Empty runways lead to innovation, safety and savings

Memphis International Airport experienced a dip in passenger traffic when Delta Airlines pulled their hub status, but those unused runways may shine a little brighter thanks to technology from Oak Ridge National Laboratory (ORNL) being tested by FedEx Corporation.
According to the Department of Transportation and Federal Aviation Administration, LED bulbs are significantly less visible than traditional incandescent light bulbs when viewed through enhanced flight vision systems (EFVS). Despite this, random installations of LEDs are now occurring at airports and on obstacles across the country to comply with the Energy Independence and Security Act of 2007. The act mandates phasing out incandescent light bulb use for energy conservation purposes. Some northern runways have tested LEDs, but pilot feedback was negative, citing that the LEDs were both too bright, blinding pilots, and too efficient – they weren’t hot enough to show up in the infrared cameras used to assist pilots in poor weather. EFVS ability to image LEDs is diminished due to light wave length and reduced heat signature when compared to traditional incandescent lights.
To solve these problems, Skip Monk, Founder of Spectrum FML, Inc. asked James Klett, a Senior Research Staff Member in ORNL’s Materials Science & Technology Division, and his team to help them overcome some of the technical challenges involved in replacing incandescent bulbs used for airport lighting. “They’re so efficient and cool they are invisible to the EFVS in adverse weather conditions,” said Klett. 
Klett has devoted his career to working with forms of carbon, including inventing a thermally conductive and lightweight material called graphite foam. Graphite foam emits energy across the spectrum in a very uniform fashion. When viewed under a hyper-spectral imager, the output of the foam is over 90 percent efficient (compared to 10 percent for incandescent bulbs) and emits radiation sensed by a very wide range of aircraft, helicopter, unmanned aerial vehicle and infrared cameras.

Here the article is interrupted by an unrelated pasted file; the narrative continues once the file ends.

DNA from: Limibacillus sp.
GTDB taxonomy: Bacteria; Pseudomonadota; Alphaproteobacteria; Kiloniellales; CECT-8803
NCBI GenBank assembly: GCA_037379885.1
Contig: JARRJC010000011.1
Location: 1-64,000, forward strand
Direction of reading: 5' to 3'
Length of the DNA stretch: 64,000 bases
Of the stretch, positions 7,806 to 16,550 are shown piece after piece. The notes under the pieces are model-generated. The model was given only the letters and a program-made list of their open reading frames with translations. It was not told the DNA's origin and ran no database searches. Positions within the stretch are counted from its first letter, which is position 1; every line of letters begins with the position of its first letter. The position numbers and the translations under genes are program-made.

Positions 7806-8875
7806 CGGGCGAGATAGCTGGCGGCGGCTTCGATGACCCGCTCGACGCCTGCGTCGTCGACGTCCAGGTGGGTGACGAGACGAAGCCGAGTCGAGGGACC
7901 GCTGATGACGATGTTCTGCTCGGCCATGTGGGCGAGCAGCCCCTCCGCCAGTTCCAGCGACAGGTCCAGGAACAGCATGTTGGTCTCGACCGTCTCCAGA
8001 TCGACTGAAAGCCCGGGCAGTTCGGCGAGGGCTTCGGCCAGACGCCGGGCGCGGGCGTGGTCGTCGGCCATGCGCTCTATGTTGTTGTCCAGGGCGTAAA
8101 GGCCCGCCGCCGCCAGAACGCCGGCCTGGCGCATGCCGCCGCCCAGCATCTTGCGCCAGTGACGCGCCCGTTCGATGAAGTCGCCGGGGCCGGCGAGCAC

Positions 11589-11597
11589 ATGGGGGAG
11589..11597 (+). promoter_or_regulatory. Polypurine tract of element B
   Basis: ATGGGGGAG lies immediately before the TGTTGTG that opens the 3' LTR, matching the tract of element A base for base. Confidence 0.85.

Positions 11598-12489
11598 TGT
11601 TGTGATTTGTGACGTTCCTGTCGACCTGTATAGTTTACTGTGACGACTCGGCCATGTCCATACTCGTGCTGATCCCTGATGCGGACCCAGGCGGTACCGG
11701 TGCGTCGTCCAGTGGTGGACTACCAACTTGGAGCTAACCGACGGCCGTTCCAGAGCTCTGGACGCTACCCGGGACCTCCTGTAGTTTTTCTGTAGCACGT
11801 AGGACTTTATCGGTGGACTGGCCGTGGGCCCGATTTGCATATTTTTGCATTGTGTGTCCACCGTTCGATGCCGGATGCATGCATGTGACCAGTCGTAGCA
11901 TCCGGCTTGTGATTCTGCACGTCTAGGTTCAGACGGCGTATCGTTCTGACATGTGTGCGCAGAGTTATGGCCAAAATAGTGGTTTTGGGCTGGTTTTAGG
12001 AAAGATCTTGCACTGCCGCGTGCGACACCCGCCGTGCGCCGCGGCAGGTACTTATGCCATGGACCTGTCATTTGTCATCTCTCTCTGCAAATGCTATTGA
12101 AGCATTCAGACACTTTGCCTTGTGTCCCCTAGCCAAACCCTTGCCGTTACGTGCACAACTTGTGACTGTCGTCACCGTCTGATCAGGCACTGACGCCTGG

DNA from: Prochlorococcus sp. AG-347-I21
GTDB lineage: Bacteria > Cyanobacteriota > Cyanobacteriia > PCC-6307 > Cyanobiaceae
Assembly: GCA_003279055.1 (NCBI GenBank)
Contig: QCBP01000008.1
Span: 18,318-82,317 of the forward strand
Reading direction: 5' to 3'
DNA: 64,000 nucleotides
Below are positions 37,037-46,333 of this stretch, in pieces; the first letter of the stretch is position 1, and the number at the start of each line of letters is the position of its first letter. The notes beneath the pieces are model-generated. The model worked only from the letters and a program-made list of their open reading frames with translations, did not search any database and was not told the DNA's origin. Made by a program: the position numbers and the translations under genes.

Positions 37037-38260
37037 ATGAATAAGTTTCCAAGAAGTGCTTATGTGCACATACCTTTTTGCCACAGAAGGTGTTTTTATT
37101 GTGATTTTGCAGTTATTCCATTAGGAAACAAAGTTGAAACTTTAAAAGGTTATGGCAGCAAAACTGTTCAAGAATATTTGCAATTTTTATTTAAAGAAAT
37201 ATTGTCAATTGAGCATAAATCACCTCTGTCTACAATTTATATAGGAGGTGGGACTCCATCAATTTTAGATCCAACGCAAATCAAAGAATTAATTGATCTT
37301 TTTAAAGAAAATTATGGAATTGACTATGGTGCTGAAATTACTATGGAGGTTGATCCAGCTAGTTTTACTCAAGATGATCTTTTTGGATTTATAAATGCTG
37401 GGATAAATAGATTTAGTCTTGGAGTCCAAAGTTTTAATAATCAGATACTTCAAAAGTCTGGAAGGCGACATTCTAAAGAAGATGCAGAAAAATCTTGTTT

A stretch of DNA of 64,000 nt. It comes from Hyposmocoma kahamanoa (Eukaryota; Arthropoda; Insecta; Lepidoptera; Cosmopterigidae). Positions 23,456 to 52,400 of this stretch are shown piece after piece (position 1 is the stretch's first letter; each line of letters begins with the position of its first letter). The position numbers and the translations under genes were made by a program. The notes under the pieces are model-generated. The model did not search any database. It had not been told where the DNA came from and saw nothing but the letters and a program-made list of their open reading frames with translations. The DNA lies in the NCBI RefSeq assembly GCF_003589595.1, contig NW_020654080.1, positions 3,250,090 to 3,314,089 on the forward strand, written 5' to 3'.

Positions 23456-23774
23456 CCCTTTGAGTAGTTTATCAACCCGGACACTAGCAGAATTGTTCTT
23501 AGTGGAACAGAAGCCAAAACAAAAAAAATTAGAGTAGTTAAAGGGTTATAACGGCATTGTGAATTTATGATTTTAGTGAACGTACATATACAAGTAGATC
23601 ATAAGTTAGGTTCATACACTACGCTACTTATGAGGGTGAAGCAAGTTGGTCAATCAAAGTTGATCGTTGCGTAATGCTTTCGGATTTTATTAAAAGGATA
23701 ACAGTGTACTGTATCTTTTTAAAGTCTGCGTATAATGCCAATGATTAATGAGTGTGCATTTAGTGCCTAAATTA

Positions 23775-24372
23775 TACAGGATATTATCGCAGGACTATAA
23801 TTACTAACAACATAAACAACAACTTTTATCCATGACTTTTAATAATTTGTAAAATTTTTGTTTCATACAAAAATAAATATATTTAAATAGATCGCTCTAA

The team tested LED concepts that will give pilots an improved view of the runway in normal conditions without being too bright and that will enhance the pilot’s capabilities to track the runway in inclement weather. They incorporated an induction heated graphite foam source that generates a specific infrared spectrum that can be picked up by an airplane’s EFVS. The rough prototype was tested for a few months earlier this year at Memphis International Airport by FedEx.
“The purpose of that test is to ensure our EFVS cameras installed on aircraft with heads up display and EFVS to help operate our aircraft in adverse weather conditions will properly detect and image the infrared light radiated.  The other purpose of the ongoing testing is to ensure the proposed replacement lights are also compatible with current airport runway lights,” said Kerns.  
The prototype tested in Memphis was then sent to Washington, D.C. to be evaluated by those at the FAA.  After their input or approval, plans are to continue testing and evaluating to optimize the lights. Work has been fast, but there is not yet a timetable for a commercial product or expanded implementation. FedEx and ORNL have follow up plans to test the next phase or a second prototype light that will emit both visible and infrared light and fit inside the standard flood light housing. But the researchers expect the final outcome to be lights that will far outlast current runway lights and will be capable of withstanding weather and temperature extremes.
If all goes well, this work promises safety, savings, and cooler summer nights, at least on the runway at Memphis International. 

Read more articles by Chad Riggs.

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